What makes college especially difficult for young adults with autism? How do challenges with Executive Functioning impact college success for these young students? What types of interventions are helpful for a college student with ASD, and what are some resources parents can look at to learn how to support their child with ASD going to college? Today, Dan Hicks, the director of Northwest College Support shared some insightful information for those students and families struggling with autism while attending college with host Lon Woodbury and his co-host Liz McGhee on LA TALK radio's Parent Choices for Struggling Teens.
Often a student who was good at learning specific subjects all through kindergarten through 12th grade, is now suddenly hit with complex deadlines, expectations from different teachers, the need for major organization skills and time management. What happens is the multiple degrees in complexities has gone up for them resulting in difficulties throughout their college experience. They have a tough time managing their emotions and thoughts and without the needed support can spiral into depression. Social struggles and isolation become a vicious cycle. Young adults with ASD can also have addictions- mainly with electronic devices: computers, gaming systems and other technology devices compounding the isolation from socializing. Drinking and the use of drugs can also become a problem for these bright students because they use these deterrents to help them socialize.
There are a wide range of interventions and options for young adults struggling in college. From common ones, such as organizational skill building, how to plan their day or even how to use their technology devices in a productive way, to more advanced options- relaxation techniques and mindfulness to work on the internal chaos. "When working with and assessing a young adult with autism we look at three specific categories for intervention: academic, social skills and life skills. I tell parents 'let them be adults' let them learn and manage their lives. It is hard for parent to drop that role though. They have had to helicopter their child's organization and time management for so long. That is when I ask them- "when will you stop? These bright young students are hovering on a thin line of being extremely dependent or extremely successful.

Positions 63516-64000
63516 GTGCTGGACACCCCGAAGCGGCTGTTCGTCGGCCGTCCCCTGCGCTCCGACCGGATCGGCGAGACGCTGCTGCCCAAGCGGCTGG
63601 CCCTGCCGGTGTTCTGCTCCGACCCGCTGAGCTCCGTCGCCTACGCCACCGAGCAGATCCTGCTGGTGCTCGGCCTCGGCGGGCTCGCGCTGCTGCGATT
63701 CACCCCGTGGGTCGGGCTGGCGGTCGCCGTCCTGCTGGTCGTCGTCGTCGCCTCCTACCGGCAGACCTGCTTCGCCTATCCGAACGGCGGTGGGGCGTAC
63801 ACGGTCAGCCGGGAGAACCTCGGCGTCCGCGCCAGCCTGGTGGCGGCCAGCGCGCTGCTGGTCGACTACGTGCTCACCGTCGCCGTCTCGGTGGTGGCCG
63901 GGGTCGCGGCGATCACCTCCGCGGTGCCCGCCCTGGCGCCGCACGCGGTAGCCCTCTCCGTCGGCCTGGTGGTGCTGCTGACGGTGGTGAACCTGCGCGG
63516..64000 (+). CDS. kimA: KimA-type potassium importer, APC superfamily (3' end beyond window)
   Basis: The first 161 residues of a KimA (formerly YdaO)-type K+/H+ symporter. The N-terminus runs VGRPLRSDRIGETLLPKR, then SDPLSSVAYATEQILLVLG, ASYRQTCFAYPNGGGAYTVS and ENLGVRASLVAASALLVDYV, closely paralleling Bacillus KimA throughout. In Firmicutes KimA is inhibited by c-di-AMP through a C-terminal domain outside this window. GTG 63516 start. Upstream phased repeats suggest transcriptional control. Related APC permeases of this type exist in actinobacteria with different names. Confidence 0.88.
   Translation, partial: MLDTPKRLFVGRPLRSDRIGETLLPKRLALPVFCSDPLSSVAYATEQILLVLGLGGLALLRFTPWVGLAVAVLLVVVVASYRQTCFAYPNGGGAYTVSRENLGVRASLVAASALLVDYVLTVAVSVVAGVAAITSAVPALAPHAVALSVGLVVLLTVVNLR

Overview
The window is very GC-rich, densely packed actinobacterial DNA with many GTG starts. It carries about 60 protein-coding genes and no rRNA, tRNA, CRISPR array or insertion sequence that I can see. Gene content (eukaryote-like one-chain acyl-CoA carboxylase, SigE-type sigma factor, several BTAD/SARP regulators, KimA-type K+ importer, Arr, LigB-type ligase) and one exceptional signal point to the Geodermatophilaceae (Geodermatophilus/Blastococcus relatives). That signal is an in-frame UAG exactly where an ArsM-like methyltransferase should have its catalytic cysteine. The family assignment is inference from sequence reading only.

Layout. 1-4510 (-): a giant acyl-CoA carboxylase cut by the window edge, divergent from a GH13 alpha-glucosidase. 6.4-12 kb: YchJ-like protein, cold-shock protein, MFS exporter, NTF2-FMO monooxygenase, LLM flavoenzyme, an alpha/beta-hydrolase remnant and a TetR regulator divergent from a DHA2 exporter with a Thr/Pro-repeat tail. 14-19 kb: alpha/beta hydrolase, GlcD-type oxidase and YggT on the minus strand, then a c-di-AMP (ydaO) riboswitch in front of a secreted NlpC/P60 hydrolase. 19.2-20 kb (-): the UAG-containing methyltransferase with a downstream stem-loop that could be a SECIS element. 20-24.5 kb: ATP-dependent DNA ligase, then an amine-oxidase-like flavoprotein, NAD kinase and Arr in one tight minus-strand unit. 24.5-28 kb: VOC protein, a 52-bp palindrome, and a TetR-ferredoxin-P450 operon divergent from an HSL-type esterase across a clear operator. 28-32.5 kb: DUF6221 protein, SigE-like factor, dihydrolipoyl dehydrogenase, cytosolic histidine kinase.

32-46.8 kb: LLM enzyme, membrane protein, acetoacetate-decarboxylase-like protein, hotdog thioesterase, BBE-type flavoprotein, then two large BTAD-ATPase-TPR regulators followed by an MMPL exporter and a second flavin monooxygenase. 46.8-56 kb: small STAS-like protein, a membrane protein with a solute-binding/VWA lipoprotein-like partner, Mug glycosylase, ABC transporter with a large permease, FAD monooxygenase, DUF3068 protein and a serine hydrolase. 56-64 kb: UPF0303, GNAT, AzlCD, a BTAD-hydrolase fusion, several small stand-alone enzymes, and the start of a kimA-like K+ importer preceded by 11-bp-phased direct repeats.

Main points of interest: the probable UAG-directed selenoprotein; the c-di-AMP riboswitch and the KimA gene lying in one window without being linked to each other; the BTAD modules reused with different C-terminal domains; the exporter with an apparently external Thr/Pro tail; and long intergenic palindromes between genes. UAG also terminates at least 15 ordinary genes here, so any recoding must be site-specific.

Lon Woodbury is the owner/founder of Woodbury Reports, Inc. and www.strugglingteens.com. He has worked with families and struggling teens since 1984 and is the host of Parent Choices for Struggling Teens.
Elizabeth McGhee is the Director of Admissions and Referral Relations at Sandhill Child Development Center and has over 19 years' of clinical, consulting and referral relations experience to her position and is the co-host.
Dan Hanks is the director of Northwest College Support in Coeur d'Alene, ID. Dan holds a Masters of Education in Counseling and School Psychology from the University of Idaho and provides testing, assessments and therapy, in addition to a wide range of intervention and support services to young adults attending college. Dan specializes in working with individuals with learning disabilities, ASD issues, ADHD issues and those struggling with addictions.
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